One thing about being a woman is that there’s more expectation of having an approachable personality. A woman who seems less approachable than the norm is off-putting. I’m pretty sure I have that feeling myself, which is sad and embarrassing, especially since I’m about as approachable as a rock. But that doesn’t make any difference, does it – we have these feelings of discomfort or ease, wrongness or rightness, independent of how well we conform to them ourselves.
Laura Bates wrote about this discrepancy in expectations in the Guardian last week.
A study by linguist and tech entrepreneur Kieran Snyder was published by fortune.com in August, under the headline: “The abrasiveness trap: High-achieving men and women are described differently in reviews”.
“Described differently” was an enormous understatement.
Snyder’s study, which involved comparing 248 workplace performance reviews from 180 people at 28 different companies, revealed startling results.
Only 58.9% of the reviews submitted by men contained critical feedback, compared to 87.9% of those submitted by women. For male employees, the feedback tended to take the form of constructive suggestions for improvement, but for women it got a lot more personal. Snyder pulled out any reviews that contained what she described as “negative personality criticism”, including words such as “bossy”, “abrasive”, “strident”, “emotional” and “irrational”. Out of the 83 critical reviews received by men, just two contained such personality criticism. But it showed up in 71 of the 94 critical reviews received by women.
There’s a kind of Personality Duty that women seem to have, that men don’t so much. A chilly or irritable or forthright woman seems more so than an equivalent man. As I say, I’m pretty sure I recognize that in myself, despite being chilly and irritable and forthright (aka rude) my own self. What is that? A permanent mommy-image, or what? I don’t know, but it’s discouraging.
Bates goes on to give examples of women being belittled and reduced to their hairdos – a cosmonaut, a fighter pilot, a human rights lawyer.
These different cases reveal a pattern – successful women make people feel uncomfortable. They are seen as somehow unfeminine or unnatural and in need of being brought down a peg or two. And the best way to wrangle them back into manageability is to remind them of the fact that, regardless of their achievements, they will be judged first and foremost as women, and found wanting. Girls, after all, are supposed to be likable, pliant, polite, quiet and gentle. Be too smart, too successful, too accomplished, and risk facing a sharp reminder that you’ve done so at the cost of your feminine “appeal”.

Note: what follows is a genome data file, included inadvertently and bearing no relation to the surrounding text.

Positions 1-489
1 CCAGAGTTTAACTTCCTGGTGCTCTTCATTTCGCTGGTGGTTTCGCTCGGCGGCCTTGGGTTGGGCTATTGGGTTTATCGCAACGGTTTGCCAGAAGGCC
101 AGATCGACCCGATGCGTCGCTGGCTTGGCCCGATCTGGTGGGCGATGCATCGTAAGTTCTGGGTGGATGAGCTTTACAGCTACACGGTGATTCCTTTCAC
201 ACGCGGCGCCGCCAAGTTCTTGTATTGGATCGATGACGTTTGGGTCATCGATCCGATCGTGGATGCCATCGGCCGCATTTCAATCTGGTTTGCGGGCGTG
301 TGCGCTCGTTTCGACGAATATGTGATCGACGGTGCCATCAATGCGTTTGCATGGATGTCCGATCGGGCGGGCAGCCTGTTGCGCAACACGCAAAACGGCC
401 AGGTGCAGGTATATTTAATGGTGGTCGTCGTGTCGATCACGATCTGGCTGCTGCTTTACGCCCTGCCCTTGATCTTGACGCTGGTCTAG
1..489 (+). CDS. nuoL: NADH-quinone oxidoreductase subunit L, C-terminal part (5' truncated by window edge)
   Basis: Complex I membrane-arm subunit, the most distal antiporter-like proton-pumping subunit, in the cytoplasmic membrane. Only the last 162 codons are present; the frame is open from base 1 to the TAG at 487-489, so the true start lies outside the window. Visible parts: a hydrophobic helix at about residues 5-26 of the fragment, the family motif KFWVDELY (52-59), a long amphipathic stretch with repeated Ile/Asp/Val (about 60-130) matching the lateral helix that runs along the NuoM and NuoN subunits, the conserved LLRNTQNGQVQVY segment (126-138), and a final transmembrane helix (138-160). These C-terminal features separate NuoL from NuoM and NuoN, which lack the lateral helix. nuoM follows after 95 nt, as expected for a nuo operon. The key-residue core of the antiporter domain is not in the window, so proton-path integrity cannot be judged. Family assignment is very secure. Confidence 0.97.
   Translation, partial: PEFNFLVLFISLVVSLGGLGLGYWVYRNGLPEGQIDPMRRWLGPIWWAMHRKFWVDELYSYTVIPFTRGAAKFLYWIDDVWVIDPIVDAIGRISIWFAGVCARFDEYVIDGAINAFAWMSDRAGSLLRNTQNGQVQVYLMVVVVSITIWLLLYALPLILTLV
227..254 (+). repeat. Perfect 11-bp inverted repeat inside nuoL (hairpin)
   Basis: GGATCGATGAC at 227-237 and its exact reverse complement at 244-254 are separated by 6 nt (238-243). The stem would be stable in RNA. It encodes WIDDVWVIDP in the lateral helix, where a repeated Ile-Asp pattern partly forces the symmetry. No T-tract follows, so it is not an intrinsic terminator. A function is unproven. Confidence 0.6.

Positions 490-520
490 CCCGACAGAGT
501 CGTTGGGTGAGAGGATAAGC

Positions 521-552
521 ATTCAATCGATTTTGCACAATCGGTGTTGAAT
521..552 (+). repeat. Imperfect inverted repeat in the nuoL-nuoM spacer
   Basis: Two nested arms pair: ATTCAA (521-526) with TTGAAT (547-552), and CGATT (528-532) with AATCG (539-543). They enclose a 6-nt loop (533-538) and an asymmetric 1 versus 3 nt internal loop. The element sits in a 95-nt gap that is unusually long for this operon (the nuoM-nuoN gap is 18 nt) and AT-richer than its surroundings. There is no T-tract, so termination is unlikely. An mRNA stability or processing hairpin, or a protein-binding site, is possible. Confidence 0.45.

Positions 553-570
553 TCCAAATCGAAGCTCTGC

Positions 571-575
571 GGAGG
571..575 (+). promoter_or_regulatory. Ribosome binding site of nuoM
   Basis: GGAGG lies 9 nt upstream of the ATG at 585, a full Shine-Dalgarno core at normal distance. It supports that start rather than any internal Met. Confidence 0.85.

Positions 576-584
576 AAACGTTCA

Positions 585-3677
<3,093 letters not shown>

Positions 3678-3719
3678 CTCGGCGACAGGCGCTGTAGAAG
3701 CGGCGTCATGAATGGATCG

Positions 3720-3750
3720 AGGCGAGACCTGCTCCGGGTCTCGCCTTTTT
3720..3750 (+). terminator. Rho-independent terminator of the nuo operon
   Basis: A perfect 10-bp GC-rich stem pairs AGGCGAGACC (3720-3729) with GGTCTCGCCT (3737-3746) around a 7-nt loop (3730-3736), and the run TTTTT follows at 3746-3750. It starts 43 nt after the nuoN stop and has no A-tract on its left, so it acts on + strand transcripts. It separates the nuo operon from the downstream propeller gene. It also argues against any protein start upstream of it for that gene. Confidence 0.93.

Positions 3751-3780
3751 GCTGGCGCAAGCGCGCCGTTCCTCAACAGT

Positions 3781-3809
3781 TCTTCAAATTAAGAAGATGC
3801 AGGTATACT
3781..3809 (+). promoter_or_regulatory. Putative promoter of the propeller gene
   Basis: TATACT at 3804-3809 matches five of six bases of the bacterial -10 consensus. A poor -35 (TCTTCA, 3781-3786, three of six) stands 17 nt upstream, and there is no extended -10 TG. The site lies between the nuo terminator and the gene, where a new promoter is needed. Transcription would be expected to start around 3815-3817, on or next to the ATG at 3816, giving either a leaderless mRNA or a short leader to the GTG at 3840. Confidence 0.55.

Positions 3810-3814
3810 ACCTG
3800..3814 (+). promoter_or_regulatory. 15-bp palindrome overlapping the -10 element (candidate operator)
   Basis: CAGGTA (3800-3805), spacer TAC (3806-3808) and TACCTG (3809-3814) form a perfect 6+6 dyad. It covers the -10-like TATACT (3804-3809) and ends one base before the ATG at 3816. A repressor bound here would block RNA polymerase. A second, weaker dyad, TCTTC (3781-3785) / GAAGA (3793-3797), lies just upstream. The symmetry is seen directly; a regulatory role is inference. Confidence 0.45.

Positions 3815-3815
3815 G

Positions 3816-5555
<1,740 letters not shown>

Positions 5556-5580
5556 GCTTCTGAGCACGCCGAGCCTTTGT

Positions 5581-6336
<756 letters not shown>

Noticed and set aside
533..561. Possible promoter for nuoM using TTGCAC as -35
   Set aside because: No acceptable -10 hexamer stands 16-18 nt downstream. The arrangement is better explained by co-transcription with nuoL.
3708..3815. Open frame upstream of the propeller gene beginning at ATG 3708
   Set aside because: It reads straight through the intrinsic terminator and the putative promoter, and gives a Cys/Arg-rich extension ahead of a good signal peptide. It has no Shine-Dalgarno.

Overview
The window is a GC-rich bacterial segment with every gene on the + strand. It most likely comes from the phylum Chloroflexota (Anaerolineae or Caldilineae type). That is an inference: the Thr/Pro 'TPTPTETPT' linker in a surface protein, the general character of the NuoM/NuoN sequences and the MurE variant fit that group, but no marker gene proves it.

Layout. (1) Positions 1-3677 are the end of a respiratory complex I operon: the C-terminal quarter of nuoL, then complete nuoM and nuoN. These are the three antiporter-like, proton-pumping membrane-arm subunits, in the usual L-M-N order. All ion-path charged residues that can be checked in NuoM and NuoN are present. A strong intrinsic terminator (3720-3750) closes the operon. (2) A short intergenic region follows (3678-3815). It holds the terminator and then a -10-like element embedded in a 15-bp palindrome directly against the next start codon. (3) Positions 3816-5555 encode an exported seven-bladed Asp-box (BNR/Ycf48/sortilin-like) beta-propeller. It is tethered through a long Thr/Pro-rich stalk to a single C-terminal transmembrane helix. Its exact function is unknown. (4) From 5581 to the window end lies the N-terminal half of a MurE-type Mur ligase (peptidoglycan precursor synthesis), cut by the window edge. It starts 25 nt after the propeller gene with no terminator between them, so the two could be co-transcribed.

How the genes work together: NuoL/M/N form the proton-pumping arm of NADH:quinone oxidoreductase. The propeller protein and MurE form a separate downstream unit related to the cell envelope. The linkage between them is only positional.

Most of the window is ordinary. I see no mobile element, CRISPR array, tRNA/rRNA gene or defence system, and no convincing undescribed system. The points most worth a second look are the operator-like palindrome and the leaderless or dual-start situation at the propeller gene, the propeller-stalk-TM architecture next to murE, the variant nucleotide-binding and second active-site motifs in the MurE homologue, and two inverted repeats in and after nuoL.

I think the expectation of “quiet and gentle” is a lot less universal than it once was. I think that one is relatively superficial and easy to change by writing articles like the one Bates wrote, and by talking about it, and by making movies and tv shows with women who aren’t quiet and gentle. But the “likable” one is a much tougher nut to crack.
These sentiments are still more common than you might like to think: it was only this week that Stella McCartney said: “Strength on its own in a woman is quite abrasive and not terribly attractive all the time.” Doesn’t that word “abrasive” have a funny habit of popping up?
This is not a problem that will have a quick fix. It’s deeply ingrained in our societal ideas about what it means for a woman to be attractive and how successful we are prepared to allow women to be before feeling the need to tear them down. Getting more women into prominent business roles should help, because the more of them there are, the harder it will be to stereotype them as “ballbreakers” or “harpies”. We can all play a part by examining our own unconscious bias and watching the language we use, especially while in the workplace or speaking to young people.
Just so. It’s deeply ingrained – I think perhaps even more deeply than purely “societal” ideas. Then again maybe not, maybe it’s just that I too grew up embedded in media that featured Likable women.
Uncle Ebeneezer says